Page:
Seeing as we were surrounded by some of the best seafood in Miami for Independence Day it only seemed appropriate to celebrate the saddest day in the American calendar with some amazing morsels plucked straight from the sea. After a day lounging on Miami Beach, Freddie directed us to CVI.CHE105, a modern Peruvian restaurant downtown, with undoubtedly the most impressive pisco cockail menu I’ve ever seen. Ceviche – fish and other seafood ‘cooked’ in the juice of citrus fruit – has always been a favourite dish of mine after having spent six weeks eating it almost daily in Peru a few years ago.
After a round of pisco sours we were presented with ‘Causa Maki’, a Peruvian version of sushi, where crab and avocado were perfectly rolled in mashed yellow potato. Having attempted to make sushi on numerous occasions, how such precision had been achieved was quite mind-boggling. This was followed by excellently prepared grilled octopus; not too chewy and with the perfect amount of smokiness from the grill. Then came pan-roasted fresh corvina and with crabmeat, smothered in smoky red rocoto and pepper sauce, accompanied with potato cake au gratin; I could not eat this due to my intolorence to dairy (weep) but I was assured of its deliciousness by the noises being made next to me. Finally we tucked into a heaping bowl of mixed cevice boasting perfectly ‘cooked’ fish, shrimp and squid, all bathing in delicious Tiger’s milk (the citrus-based marinade that cures the seafood in a ceviche), accompanied by the traditional corn and wedge of sweet potato. Although I couldn’t finish my meal with a dulce de leche topped lucuma mousse like the other two (grrr), it had been the perfect meal.
The next day we decided to venture north to Wynwood, the arts district of Miami that, if I didn’t know any better, could have easily passed for Bushwick. Incredibly colourful with street art slathered across old industrial buildings, this definitely felt like THE hipster hangout spot in the city. Wherever there are hipsters there is great food, so we searched around a few blocks until we decided on Annex for our Sunday brunch antics. The space is huge and filled with an eclectic selection of tables, chairs, sofas, Jenga and enormous fans (which were very much needed in the 36°C heat). Everything is cooked in a small retro trailer out front; having worked in a New York kitchen during snowy March I have no idea how these guys cope with this kind of heat. The atmosphere was set off by a live reggae DJ and waiting staff that manage to provide impeccable service whilst remaining painfully cool.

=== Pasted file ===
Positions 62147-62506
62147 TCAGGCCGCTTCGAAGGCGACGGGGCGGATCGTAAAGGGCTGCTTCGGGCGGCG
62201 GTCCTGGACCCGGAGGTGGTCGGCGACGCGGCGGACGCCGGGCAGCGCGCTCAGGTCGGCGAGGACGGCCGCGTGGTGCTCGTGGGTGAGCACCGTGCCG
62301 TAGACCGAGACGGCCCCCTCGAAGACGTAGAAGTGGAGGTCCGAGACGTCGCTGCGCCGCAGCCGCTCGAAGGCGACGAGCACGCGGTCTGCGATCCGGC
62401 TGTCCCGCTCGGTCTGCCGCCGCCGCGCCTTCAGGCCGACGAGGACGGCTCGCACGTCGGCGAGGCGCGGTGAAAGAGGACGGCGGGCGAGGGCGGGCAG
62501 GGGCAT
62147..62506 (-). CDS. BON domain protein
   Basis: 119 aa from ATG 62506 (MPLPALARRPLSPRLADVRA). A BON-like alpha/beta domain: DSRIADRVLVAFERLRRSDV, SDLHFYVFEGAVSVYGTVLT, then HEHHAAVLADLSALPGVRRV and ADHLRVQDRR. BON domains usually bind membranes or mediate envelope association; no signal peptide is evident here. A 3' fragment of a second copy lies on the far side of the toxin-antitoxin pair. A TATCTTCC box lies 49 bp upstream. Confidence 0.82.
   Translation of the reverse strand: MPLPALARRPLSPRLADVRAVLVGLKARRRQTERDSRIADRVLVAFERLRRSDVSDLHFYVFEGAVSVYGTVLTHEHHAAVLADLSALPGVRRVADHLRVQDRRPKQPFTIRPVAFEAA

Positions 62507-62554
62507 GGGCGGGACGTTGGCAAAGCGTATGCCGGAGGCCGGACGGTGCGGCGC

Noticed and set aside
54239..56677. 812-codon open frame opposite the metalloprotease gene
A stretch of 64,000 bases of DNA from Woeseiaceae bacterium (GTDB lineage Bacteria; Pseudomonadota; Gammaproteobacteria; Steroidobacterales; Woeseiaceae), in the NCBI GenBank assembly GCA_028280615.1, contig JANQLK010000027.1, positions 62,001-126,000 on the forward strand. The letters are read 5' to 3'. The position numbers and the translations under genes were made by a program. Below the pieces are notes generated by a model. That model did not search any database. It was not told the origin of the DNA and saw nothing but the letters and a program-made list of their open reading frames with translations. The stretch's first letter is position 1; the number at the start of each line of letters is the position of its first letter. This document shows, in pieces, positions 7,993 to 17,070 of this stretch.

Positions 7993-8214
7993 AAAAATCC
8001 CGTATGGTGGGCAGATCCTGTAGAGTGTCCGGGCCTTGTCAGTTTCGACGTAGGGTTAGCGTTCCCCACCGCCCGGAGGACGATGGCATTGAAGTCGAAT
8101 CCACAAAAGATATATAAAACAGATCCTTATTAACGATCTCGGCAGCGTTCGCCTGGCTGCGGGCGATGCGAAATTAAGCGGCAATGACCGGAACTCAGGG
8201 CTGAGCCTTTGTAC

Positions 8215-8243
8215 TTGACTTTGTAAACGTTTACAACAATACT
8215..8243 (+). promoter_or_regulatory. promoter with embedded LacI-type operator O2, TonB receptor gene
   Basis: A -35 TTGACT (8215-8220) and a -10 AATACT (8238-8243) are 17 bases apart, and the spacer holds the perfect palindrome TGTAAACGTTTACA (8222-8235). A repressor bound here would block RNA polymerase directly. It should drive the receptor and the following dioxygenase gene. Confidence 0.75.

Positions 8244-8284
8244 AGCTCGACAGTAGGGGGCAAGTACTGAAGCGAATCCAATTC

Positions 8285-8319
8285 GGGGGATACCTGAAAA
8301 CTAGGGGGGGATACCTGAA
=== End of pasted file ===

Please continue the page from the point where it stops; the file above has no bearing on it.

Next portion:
The afternoon was kicked off with a delicious pitcher of sparkling sangria whilst we faced yet another crisis over what to order. Laura and I settled on sharing puy lentils with garlic sautéed greens and sunny side eggs and the tortilla bowl salad with baby kale, black beans, rice, coriander and guacamole. The lentil plate was the perfect simple brunch meal, with the lentils perfectly cooked and the entire dish flawlessly seasoned. However the salad was definitely the show-stopper, presented in its fried tortilla bowl. Freddie went for the bacon, caramelized onion and triple cream “toastie” which, even as a dairy-free vegetarian, looked pretty phenomenal. A second pitcher of sangria and two nose piercings later, it had been almost on par with a New York Sunday.
Written by George.
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